In 1968 a young college drop-out named George A. Romero directed Night of the Living Dead, a low budget horror film that shocked the world, became an icon of the counterculture, and spawned a zombie industry worth billions of dollars that continues to this day.
Robert Kuhns’s “Birth of the Living Dead,” a new documentary available on iTunes October 15 and limited theaters October 18, shows how Romero gathered an unlikely team of Pittsburghers — policemen, iron workers, teachers, ad-men, housewives and a roller-rink owner — to shoot, with a revolutionary guerrilla, run-and-gun style, his seminal film. During that process Romero and his team created an entirely new and horribly chilling monster — one that was undead and feasted upon human flesh.
This new documentary also immerses audiences into the singular time in which “Night” was shot. Archival footage of the horrors of Vietnam and racial violence at home combined with iconic music from the 60s invites viewers to experience how Romero’s tumultuous film reflected this period in American history. “Birth of the Living Dead” shows us how this young filmmaker created a world-renowned horror film that was also a profound insight into how our society really works.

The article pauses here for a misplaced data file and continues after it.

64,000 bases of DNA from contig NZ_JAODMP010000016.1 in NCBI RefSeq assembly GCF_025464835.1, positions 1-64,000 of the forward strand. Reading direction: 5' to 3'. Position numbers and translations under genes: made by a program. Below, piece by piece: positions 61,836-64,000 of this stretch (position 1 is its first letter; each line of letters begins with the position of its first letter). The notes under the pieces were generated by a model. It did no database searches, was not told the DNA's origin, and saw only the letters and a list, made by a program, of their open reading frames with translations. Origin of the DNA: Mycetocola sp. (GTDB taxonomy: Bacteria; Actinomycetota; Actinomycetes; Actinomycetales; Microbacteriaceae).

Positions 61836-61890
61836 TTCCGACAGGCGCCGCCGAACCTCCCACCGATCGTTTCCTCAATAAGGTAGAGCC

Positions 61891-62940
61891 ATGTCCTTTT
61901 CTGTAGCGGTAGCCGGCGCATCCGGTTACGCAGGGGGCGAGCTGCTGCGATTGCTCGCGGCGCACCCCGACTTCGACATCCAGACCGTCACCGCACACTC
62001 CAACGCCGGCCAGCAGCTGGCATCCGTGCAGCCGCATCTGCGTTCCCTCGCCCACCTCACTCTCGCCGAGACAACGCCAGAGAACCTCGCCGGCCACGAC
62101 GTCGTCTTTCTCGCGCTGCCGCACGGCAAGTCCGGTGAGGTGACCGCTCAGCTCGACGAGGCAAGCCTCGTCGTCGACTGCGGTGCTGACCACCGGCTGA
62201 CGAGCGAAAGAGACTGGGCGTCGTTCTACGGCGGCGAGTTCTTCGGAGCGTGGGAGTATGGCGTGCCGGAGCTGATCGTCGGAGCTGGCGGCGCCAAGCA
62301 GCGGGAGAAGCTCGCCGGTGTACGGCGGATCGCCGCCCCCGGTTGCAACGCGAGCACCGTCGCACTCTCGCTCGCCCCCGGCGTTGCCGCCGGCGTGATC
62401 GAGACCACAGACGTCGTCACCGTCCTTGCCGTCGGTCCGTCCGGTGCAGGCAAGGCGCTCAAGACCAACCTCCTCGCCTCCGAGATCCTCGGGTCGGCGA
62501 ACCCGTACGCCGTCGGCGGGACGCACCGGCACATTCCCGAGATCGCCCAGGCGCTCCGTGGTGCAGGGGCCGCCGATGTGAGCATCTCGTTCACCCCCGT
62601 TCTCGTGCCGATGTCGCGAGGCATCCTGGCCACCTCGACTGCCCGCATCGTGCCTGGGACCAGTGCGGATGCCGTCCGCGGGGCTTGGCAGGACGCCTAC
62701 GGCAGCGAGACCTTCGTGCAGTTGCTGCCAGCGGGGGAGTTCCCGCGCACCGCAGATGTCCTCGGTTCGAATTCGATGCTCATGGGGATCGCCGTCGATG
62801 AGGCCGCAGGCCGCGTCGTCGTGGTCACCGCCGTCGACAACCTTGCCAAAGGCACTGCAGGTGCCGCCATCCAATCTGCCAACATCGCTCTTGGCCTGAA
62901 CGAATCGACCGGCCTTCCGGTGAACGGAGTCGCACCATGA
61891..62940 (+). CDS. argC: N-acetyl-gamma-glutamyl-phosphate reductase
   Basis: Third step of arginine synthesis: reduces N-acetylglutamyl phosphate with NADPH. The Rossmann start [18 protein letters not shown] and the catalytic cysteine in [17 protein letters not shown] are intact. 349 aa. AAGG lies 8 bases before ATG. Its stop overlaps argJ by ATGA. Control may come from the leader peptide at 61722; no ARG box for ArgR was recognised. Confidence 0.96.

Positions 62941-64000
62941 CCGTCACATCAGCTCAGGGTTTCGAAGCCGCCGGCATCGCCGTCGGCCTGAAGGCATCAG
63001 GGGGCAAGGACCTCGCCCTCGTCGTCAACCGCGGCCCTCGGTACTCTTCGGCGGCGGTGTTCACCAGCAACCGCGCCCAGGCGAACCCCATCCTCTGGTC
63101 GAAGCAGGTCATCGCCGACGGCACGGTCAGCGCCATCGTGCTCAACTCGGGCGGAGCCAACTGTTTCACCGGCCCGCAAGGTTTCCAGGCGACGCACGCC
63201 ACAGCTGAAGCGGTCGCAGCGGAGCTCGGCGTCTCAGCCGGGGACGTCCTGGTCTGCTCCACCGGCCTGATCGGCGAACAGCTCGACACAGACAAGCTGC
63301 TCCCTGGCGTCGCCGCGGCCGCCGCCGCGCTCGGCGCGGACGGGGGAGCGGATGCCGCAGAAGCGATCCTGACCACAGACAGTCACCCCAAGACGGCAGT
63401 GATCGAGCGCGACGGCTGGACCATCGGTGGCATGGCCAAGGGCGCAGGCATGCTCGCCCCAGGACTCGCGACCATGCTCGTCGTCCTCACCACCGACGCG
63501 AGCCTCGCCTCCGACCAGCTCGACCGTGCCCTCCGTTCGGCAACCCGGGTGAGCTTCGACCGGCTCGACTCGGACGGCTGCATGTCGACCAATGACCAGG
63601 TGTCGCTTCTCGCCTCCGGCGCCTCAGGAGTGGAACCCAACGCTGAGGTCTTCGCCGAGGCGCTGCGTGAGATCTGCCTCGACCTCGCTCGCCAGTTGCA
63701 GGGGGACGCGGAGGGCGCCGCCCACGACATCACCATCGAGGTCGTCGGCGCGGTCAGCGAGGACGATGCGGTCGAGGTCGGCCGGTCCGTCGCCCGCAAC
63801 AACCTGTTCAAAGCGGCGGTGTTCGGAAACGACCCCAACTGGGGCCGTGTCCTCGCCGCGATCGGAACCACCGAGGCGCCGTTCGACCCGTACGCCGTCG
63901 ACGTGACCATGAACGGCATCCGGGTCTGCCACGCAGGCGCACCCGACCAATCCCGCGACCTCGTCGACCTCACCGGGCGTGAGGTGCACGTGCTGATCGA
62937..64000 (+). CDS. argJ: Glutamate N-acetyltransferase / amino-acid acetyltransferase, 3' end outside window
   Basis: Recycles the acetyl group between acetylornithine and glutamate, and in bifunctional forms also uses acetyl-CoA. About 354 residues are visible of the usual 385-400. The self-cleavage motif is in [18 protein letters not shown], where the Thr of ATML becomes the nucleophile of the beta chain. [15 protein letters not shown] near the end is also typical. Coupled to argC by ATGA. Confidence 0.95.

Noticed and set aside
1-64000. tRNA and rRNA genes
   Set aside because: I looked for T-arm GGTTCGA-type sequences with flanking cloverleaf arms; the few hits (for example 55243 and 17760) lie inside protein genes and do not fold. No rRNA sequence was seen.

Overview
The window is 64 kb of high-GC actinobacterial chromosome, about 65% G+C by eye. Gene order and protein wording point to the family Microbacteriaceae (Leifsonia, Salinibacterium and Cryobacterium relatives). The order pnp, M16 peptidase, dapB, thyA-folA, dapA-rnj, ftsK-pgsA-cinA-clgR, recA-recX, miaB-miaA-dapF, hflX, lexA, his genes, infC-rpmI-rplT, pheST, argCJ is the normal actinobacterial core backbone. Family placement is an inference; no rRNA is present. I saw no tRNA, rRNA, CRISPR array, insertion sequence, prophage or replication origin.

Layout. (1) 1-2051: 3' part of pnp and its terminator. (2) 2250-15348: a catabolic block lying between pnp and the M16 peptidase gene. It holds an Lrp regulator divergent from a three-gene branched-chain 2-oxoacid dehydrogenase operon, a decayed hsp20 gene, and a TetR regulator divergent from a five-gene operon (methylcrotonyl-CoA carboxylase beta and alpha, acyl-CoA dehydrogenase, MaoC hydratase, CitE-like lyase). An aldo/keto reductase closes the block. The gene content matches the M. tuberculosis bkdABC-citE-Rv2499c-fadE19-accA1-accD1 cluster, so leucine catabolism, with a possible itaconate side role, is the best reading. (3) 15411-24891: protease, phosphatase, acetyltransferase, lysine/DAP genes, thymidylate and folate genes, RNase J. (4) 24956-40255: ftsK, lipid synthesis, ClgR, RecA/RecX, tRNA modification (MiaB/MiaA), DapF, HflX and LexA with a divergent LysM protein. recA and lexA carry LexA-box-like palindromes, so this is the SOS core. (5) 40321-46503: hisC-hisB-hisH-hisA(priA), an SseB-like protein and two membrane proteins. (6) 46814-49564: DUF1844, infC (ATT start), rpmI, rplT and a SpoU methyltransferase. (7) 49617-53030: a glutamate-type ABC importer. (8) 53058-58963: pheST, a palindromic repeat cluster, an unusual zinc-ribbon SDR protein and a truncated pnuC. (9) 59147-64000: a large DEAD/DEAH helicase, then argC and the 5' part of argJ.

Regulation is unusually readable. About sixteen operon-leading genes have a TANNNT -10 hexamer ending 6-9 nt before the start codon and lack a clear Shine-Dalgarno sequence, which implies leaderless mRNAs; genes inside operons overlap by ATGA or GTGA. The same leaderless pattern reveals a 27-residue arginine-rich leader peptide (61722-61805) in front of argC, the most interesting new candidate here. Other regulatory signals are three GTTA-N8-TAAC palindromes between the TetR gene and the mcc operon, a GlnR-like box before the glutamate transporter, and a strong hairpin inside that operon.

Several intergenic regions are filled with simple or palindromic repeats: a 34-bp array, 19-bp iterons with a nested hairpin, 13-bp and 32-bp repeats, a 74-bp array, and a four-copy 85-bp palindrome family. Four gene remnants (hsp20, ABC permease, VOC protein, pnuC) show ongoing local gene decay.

Trailer and art below!
this week in horror
This Week in Horror - Remembering George A. Romero
In honor of the late George A. Romero we’re taking a look at the best of his lesser known films in a special episode of This Week in Horror.Posted by Bloody Disgusting on Wednesday, July 26, 2017